Squat Variations You Need to Know
1. Basic squat
Performing a squat correctly will assist you with future exercises.
stand up straight with your feet shoulder-width apart, toes pointing forwards, neck in line with your back, and stomach muscles pulled in.
Hold your arms out in front of you. Bend your elbows and keep your palms facing down. You can also crumble up a piece of paper. Just don’t put your hands on your legs.
To do a proper squat, start by bending your knees and lowering yourself down until your thighs are parallel to the floor. Sit back in your hips, as if you’re sitting in a chair.
Don’t worry too much if your knees go forward over your toes. If your legs are long and/or flexible, your knees will likely go past your feet when you squat. As long as it doesn’t hurt, you’re OK. Return to standing.
2. Single-leg squat
Got a dominant leg? It’s OK — we all do! Focusing your squat on one leg at a time can help correct muscle imbalances.
Start in the basic squat beginning position. Bend your left knee slightly and lift your left leg off the floor.
You can hold your raised foot either slightly in front of or behind you, whichever feels more steady. Bend your right leg at the knee and lower yourself as far as is comfortable. Return to standing.
Do not place your left foot down in between repetitions. You can lean against a wall or chair for support if needed. You should make sure to do the same thing on the other side so that your biscuits will be balanced.
3. Squat pulse
Do a basic squat and move up and down a few inches keeping the movement small and fast.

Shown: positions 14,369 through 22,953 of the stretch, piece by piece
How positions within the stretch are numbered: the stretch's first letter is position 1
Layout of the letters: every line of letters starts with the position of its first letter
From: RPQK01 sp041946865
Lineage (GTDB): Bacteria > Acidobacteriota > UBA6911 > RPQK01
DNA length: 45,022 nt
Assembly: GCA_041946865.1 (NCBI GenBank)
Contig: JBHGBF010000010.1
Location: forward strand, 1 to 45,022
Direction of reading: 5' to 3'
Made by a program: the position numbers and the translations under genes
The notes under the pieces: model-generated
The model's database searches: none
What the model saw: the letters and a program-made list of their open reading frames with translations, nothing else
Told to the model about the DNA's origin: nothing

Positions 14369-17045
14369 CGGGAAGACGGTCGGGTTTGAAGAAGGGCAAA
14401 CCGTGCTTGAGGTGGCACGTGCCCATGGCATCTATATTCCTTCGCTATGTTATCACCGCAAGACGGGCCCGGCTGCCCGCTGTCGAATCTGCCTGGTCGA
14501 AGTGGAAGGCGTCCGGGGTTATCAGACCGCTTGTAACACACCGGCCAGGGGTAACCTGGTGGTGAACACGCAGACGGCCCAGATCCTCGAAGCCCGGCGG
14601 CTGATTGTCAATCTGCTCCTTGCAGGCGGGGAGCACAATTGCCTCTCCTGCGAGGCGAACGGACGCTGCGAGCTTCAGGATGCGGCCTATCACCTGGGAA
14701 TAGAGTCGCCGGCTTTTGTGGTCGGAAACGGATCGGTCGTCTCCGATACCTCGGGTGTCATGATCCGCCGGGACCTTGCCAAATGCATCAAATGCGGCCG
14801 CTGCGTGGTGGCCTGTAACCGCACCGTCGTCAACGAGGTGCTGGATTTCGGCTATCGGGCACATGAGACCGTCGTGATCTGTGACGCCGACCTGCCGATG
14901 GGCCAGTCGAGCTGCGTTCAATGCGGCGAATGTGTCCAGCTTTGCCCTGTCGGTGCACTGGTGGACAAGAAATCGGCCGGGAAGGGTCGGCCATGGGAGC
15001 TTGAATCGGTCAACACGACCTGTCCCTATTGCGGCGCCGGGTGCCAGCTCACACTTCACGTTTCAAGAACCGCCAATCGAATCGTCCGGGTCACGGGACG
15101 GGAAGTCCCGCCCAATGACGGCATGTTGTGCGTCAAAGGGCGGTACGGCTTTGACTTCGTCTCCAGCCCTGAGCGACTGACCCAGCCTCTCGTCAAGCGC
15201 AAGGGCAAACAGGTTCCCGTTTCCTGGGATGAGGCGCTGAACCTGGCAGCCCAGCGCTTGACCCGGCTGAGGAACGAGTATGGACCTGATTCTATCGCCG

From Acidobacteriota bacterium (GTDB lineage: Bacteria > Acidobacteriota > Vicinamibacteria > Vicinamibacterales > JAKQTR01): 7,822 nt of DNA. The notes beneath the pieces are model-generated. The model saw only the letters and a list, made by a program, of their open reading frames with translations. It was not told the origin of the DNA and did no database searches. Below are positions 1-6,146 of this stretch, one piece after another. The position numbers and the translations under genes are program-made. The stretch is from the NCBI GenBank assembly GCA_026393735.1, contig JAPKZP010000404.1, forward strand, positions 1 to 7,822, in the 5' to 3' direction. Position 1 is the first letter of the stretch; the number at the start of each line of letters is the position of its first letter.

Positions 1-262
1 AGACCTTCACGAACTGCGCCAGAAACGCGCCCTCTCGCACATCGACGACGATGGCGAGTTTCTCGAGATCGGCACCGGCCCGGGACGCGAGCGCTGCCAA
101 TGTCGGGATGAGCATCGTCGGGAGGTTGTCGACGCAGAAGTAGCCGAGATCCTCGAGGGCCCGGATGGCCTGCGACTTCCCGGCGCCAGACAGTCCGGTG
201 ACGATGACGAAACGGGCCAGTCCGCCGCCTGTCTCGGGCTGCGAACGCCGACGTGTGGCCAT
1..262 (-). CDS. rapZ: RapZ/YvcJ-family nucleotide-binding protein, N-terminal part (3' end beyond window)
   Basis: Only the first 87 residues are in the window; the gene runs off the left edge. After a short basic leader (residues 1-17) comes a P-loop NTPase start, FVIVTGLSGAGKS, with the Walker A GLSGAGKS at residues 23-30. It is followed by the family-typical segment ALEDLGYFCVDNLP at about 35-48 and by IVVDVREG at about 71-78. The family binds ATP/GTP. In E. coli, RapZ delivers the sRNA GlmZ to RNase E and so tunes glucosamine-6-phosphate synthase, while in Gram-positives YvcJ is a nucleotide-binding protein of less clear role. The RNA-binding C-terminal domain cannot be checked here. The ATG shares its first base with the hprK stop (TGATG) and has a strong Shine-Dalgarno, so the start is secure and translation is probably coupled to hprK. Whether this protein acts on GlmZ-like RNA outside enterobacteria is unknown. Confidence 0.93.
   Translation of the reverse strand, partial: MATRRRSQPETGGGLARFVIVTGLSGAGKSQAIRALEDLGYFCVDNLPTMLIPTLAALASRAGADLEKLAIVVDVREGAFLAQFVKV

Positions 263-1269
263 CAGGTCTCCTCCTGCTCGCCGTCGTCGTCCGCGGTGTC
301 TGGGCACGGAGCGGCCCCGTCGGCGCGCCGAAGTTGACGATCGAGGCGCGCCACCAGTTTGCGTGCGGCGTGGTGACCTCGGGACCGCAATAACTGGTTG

4. Pistol squat
If you want to impress people at parties by squatting, do the pistol squat. Although it may be difficult to perfect, the outcomes are great.
Start in a beginning squat position. EXTENDED LEG: Hold your left leg out in front of you and extend your arms out in front, parallel to the leg. Squat slowly all the way down until your buttocks is almost to your heel.
Raise your leg so that it is straight in front of you, with your foot a few inches off the ground. That was the easy part. Now, keeping your lifted leg raised, stand back up without falling over.
5. Chair squat
No, we are not allowing you to sit in a chair and take five.
Stand with feet and legs together. Sit down by first leaning back and then pushing your hips out behind you. Raise your arms above your head, being careful not to let your chest collapse. You can return to standing and repeat the squat or, for more of a challenge, hold the squat position.
6. Chair squat on toes
Stand with feet and legs together. Extend your arms out in front of you so they are parallel to the floor. Bend at your hips and lower your body until your butt is close to your heels. While still on your toes, return to standing.
7. Eagle squat
This move is likely to be recognized by anyone who has been to a yoga class. And anyone who thinks squats are boring will love this challenge because it requires you to do a certain number of squats every day for 30 days.
Stand with your feet close together and arms out, forming a T shape with your body. Cross your right leg over your left leg and wrap your right foot around the back of your left calf.
Place your right elbow under your left elbow and wrap your right hand around your left forearm until your palms are together. When you have your balance, squat down as much as possible. Return to standing and repeat.
If you get a dirty look from someone, tell them your favorite food is pretzels. If you can still speak, that is. The following is a helpful image if you are confused by all the limb “wrapping.”
8. Grand plié
“Black Swan” fans, unite!
Put your feet together, with your heels touching and your toes pointing out slightly, and straighten your legs. Keeping your back straight, bend your knees and lower your body as far as you can comfortably go.
Raise your heels while you squat. Return to standing.
If you choose to wear a tutu at the gym, we think it’s a great idea!
9. Figure four squat
It’s a squat! It’s a stretch! It’s a… squatch? OK, that just sounds wrong.
Start standing. Lower your body a few inches by bending your knees into a slight squat. Raise your right leg, bend your right knee, and place your right ankle on top of your left knee.